updated 11:40 am EDT, Tue August 31, 2010
BBerry Torch only cannibalizing current ATT sales
Sales of the BlackBerry Torch are having no meaningful impact on RIM's sales at AT&T, Pacific Crest analyst James Faucette claimed in a research note today. After investigating, Faucette understood that the touchscreen slider was mostly cannibalizing Bold 9700 sales rather than adding to the ranks. In many cases, Bold owners are only buying because they're consciously avoiding the BlackBerry 6 platform, Barron's read in the note.
The Torch has quickly settled down after launch and is now in a "stable" rate but isn't seen doing anything to improve RIM's revenue, even with the price going back up to $200.
Supporting the claim, Pierre Ferragu of Bernstein Research added that there was a "sizeable threat" to the BlackBerry in its once-safe corporate environment. The analyst said that 74 percent of those with work e-mail had policies that allowed Android, iPhone and other platforms. Half of those companies added the policy just in the past year, Ferragu said. The option didn't directly translate to share but meant some users would veer away from BlackBerry.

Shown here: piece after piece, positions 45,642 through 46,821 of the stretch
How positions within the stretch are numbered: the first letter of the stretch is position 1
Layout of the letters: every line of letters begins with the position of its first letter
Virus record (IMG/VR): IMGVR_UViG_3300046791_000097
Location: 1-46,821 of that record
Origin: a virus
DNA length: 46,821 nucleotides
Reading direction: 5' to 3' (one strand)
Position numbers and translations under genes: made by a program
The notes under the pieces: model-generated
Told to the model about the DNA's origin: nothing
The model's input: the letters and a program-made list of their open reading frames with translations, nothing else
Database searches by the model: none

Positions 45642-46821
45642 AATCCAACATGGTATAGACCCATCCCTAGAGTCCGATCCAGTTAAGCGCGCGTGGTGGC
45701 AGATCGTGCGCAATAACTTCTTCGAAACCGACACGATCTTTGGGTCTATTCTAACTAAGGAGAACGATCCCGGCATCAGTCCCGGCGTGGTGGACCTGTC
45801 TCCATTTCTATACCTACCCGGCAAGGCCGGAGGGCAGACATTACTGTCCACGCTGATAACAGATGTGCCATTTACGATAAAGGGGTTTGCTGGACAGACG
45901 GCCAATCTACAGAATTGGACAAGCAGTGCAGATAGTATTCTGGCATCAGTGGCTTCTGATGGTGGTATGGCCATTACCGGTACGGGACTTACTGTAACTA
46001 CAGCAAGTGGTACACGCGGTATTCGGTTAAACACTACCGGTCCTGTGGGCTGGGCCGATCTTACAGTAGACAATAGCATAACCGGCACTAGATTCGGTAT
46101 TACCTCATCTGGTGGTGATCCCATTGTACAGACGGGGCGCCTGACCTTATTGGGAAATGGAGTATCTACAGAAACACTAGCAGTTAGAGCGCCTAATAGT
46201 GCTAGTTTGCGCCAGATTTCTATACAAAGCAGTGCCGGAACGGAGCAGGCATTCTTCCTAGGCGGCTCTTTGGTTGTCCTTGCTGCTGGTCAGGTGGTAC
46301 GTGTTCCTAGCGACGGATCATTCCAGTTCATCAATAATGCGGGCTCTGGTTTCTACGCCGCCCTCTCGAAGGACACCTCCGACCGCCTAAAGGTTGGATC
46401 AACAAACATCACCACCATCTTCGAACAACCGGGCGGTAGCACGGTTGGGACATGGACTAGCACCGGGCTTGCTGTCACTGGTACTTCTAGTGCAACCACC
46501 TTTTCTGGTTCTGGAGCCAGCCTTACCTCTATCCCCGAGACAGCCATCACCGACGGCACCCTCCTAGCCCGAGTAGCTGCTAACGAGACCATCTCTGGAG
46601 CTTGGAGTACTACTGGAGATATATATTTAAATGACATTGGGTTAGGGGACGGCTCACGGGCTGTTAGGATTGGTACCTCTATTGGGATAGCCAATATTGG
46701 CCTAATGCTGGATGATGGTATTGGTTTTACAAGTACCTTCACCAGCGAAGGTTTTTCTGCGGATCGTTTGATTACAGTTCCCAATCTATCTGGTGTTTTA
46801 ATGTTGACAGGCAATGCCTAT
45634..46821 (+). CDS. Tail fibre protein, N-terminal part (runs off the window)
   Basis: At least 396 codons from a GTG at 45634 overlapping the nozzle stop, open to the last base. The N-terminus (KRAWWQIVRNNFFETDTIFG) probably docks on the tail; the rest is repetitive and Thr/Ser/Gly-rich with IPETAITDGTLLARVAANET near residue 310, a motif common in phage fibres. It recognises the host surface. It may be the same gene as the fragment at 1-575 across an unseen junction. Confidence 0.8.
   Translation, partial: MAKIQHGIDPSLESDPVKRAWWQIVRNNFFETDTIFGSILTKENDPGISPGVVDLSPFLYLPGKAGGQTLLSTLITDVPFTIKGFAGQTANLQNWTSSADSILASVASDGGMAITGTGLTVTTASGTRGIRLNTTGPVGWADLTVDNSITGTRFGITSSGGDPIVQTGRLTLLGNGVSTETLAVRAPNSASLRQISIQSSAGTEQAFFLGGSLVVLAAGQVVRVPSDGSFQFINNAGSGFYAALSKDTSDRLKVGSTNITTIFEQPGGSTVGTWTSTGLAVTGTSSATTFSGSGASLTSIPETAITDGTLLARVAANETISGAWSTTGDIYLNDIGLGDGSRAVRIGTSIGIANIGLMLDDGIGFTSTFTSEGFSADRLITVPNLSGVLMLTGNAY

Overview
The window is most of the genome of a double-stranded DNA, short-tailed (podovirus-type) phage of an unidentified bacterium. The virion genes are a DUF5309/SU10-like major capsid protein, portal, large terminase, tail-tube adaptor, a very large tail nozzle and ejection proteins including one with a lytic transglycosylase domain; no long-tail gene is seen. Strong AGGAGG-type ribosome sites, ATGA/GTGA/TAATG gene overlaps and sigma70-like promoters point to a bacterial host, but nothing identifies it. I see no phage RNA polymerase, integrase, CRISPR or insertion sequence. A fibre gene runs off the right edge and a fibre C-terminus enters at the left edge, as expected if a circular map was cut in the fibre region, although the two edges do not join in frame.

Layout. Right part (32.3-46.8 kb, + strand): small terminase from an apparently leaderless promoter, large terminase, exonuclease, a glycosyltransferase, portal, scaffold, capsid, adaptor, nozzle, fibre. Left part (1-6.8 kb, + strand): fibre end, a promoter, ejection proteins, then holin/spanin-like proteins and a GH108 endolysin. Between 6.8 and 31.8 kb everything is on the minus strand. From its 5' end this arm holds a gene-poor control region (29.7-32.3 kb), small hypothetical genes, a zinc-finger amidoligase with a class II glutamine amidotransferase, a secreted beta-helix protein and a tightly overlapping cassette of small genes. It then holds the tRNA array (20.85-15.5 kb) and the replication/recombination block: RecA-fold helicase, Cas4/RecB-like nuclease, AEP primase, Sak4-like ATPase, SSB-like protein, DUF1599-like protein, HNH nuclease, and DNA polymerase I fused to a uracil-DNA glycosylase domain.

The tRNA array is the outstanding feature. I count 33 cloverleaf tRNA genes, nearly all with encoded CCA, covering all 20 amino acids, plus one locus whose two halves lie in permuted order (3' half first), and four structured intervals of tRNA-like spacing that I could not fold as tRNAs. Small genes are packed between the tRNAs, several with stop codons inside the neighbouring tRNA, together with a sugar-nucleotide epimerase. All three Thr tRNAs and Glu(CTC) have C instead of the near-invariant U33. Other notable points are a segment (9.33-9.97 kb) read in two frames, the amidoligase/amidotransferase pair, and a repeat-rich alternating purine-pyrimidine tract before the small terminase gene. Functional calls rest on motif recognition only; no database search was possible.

The momentum was also poised to work against RIM. Although security is still a concern for some, some companies are willingly dropping BlackBerry requirements as it lets them save money by putting the phone cost on the worker, not the company. Many employees have called for the option as they want to use an iPhone or another device they already have.
RIM is now the fourth largest phone manufacturer of any kind in the world, but it has been losing smartphone market share this year after initially appearing secure. Its aging mobile OS, mostly unused app store and insistence on clinging to non-touch phones until now has left some customers turning either to Apple- or Google-based phones that often have more modern interfaces, more apps and newer hardware.